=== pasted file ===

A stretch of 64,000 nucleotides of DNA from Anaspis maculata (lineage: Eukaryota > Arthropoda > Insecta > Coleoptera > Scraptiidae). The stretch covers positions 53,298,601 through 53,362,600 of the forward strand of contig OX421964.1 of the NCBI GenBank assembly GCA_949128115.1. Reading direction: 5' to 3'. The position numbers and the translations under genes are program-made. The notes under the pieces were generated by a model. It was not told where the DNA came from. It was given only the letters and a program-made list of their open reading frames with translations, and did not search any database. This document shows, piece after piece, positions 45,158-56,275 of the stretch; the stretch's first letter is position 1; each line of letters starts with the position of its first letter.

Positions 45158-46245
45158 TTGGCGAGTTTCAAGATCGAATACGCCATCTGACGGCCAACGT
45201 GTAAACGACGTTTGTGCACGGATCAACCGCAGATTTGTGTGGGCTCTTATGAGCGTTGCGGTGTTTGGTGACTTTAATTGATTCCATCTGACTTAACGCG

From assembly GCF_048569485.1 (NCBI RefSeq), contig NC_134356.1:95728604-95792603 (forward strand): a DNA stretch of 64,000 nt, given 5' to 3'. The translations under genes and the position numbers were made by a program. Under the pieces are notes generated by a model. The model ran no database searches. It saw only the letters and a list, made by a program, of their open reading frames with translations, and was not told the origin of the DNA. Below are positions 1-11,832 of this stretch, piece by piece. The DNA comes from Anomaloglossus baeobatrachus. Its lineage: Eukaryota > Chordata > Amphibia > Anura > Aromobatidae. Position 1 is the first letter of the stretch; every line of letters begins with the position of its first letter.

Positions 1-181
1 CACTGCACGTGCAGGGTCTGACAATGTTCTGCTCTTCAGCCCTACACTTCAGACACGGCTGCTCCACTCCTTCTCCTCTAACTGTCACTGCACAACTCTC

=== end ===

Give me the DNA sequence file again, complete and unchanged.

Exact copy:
A stretch of 64,000 nucleotides of DNA from Anaspis maculata (lineage: Eukaryota > Arthropoda > Insecta > Coleoptera > Scraptiidae). The stretch covers positions 53,298,601 through 53,362,600 of the forward strand of contig OX421964.1 of the NCBI GenBank assembly GCA_949128115.1. Reading direction: 5' to 3'. The position numbers and the translations under genes are program-made. The notes under the pieces were generated by a model. It was not told where the DNA came from. It was given only the letters and a program-made list of their open reading frames with translations, and did not search any database. This document shows, piece after piece, positions 45,158-56,275 of the stretch; the stretch's first letter is position 1; each line of letters starts with the position of its first letter.

Positions 45158-46245
45158 TTGGCGAGTTTCAAGATCGAATACGCCATCTGACGGCCAACGT
45201 GTAAACGACGTTTGTGCACGGATCAACCGCAGATTTGTGTGGGCTCTTATGAGCGTTGCGGTGTTTGGTGACTTTAATTGATTCCATCTGACTTAACGCG

From assembly GCF_048569485.1 (NCBI RefSeq), contig NC_134356.1:95728604-95792603 (forward strand): a DNA stretch of 64,000 nt, given 5' to 3'. The translations under genes and the position numbers were made by a program. Under the pieces are notes generated by a model. The model ran no database searches. It saw only the letters and a list, made by a program, of their open reading frames with translations, and was not told the origin of the DNA. Below are positions 1-11,832 of this stretch, piece by piece. The DNA comes from Anomaloglossus baeobatrachus. Its lineage: Eukaryota > Chordata > Amphibia > Anura > Aromobatidae. Position 1 is the first letter of the stretch; every line of letters begins with the position of its first letter.

Positions 1-181
1 CACTGCACGTGCAGGGTCTGACAATGTTCTGCTCTTCAGCCCTACACTTCAGACACGGCTGCTCCACTCCTTCTCCTCTAACTGTCACTGCACAACTCTC